I’ve been getting asked the same question from many of my group fitness participants after class, “How do I stretch this?” as they point to an area on their body. While they may know that stretching is good for them, they may not know when it’s good for them!
When do you need to stretch?
Stretching before and after a workout is ideal. It is included in all professionally accredited group fitness classes for a reason! Research has shown us that stretching before a workout, helps ready the body for the movements to follow, and stretching afterwards, helps relax the body and bring it back to its original state.
There are a couple of different ways to incorporate stretching into your workout routine. You may start with dynamic stretching, where the end position is not held, (such as in walking lunges), or if you are a beginner, you may warm-up the body first, with cycling or walking for 5-10 minutes, then perform static stretching, where you hold a position, (such as a toe touch). Dynamic stretching kills two birds with one stone; that is it warms up the body and stretches your muscles simultaneously. However, beginners, who are doing this on their own, may feel more comfortable holding a position, as they will spend less time stumbling with the coordination demands of dynamic stretching, and more time on the actual stretch. Finally, including static stretching in your cool-down can help relax muscles that have tightened up from the load of the workout.
When don’t you need to stretch?
Whenever someone approaches me after class, asking how to stretch a body part, I first need to know why they want to stretch it. The response is usually that it hurts. Sometimes it’s a new pain that happened in class, sometimes it’s a reoccurring pain from an accident or other activity in the past, and sometimes it’s not paining them at the moment.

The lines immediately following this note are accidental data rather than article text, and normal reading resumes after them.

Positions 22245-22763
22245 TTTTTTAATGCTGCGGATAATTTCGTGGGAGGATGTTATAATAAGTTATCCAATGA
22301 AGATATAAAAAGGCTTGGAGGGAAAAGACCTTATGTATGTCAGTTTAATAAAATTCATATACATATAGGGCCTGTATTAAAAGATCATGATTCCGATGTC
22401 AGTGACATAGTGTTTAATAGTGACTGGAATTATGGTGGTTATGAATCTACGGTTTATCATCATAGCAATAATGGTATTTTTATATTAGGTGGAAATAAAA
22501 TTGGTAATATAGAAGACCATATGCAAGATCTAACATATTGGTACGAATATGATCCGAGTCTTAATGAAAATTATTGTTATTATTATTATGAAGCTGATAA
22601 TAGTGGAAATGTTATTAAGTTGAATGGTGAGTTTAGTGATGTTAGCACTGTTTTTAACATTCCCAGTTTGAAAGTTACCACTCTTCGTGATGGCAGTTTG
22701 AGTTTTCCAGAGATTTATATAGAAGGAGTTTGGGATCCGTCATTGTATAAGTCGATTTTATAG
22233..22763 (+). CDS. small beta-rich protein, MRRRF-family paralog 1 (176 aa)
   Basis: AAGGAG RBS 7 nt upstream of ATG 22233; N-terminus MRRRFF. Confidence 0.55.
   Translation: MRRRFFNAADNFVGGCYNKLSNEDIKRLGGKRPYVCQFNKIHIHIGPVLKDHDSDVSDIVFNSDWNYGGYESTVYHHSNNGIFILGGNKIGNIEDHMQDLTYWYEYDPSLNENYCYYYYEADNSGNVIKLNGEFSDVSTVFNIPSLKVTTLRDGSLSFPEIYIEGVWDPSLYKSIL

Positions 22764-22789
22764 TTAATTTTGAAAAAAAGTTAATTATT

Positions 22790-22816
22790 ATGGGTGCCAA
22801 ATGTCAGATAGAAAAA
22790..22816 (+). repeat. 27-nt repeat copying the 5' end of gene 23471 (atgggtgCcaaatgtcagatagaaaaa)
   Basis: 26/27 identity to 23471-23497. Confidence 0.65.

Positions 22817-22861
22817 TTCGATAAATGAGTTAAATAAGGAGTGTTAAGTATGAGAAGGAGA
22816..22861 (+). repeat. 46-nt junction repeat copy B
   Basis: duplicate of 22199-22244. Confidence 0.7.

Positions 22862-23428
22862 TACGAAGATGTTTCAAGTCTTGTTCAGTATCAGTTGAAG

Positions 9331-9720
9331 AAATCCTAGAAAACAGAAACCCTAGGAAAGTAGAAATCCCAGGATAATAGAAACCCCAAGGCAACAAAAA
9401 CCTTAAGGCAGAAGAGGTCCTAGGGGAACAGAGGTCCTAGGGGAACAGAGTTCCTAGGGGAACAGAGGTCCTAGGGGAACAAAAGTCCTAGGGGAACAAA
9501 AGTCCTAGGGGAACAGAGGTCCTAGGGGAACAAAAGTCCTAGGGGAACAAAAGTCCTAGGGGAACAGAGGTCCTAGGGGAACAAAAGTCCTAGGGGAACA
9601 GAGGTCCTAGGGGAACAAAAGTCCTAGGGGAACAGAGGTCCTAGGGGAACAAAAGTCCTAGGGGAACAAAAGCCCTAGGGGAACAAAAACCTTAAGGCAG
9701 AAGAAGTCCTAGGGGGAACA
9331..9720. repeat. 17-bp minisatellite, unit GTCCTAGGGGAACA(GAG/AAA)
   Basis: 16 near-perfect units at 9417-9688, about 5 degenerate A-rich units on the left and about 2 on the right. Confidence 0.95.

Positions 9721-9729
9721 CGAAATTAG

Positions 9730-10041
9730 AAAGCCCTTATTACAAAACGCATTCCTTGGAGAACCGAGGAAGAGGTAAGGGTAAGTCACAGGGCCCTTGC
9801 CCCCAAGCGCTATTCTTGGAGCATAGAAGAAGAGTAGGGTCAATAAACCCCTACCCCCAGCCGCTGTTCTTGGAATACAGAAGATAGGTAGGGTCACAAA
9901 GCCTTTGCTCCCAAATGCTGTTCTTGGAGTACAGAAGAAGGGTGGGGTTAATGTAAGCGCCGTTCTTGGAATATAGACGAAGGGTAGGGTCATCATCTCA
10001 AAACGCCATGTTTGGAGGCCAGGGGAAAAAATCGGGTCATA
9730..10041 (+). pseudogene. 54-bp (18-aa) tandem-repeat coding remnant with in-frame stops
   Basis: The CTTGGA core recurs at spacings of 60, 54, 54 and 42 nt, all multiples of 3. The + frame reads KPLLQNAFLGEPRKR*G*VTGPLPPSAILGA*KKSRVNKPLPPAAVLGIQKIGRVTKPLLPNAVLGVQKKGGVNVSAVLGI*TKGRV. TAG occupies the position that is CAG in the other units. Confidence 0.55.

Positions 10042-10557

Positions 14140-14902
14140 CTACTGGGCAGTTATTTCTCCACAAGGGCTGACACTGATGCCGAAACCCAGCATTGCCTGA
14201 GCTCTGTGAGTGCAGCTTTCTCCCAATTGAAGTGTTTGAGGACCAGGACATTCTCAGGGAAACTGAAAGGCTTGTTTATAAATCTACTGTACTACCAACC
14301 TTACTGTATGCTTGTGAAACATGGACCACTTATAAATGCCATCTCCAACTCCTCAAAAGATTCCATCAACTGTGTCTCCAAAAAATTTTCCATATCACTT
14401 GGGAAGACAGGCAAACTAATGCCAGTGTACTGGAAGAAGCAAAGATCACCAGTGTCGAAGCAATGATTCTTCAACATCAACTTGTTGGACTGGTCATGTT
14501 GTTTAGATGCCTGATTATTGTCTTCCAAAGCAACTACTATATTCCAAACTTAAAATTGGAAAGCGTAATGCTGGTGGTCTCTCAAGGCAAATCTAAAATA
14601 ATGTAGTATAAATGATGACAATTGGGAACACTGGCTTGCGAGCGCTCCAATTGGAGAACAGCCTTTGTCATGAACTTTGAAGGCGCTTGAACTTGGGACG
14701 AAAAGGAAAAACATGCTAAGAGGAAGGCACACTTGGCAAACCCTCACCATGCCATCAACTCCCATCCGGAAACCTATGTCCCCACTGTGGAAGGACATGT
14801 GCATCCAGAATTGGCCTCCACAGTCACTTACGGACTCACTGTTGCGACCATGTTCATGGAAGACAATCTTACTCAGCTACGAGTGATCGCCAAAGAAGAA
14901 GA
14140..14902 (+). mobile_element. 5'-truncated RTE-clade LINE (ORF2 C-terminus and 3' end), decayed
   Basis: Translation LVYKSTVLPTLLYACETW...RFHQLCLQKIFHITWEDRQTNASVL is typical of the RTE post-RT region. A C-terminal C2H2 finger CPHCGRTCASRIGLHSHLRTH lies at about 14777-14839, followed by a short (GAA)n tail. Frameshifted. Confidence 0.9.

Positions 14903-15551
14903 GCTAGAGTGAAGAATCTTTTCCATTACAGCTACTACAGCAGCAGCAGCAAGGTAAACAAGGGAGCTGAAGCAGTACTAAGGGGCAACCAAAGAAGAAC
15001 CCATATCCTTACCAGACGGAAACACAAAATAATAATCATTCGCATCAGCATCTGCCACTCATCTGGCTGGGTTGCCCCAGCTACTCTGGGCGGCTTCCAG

For example, at the end of one of my classes, a student wanted to know how she could stretch the front part of her lower leg (the tibialis anterior). After asking her a few questions, it turned out that it wasn’t hurting her at the time, but after her morning runs. She recently began running daily for the new year, and was doing so outside on cemented sidewalks and streets, with shoes that provided very little cushioning along the soles. I suggested running on a track instead, or changing her footwear to a more supportive running shoe, if she insists on running on cement – because of its convenience. Either change will help reduce the impact as the foot hits the ground, avoiding strain, thus avoiding pain.
Since my advice helped the student, stretching wasn’t the answer in that case. Lesson: You should not assume that because a body part hurts, you need to stretch it. That does not mean you shouldn’t ask me (or any of your instructors) questions, though. You may or may not ask the so-called “right” question initially, but it will alert me that you need help with something, and we can figure it out together. You will gain new knowledge, and I will gain satisfaction, not in answering your question, but in solving your problem!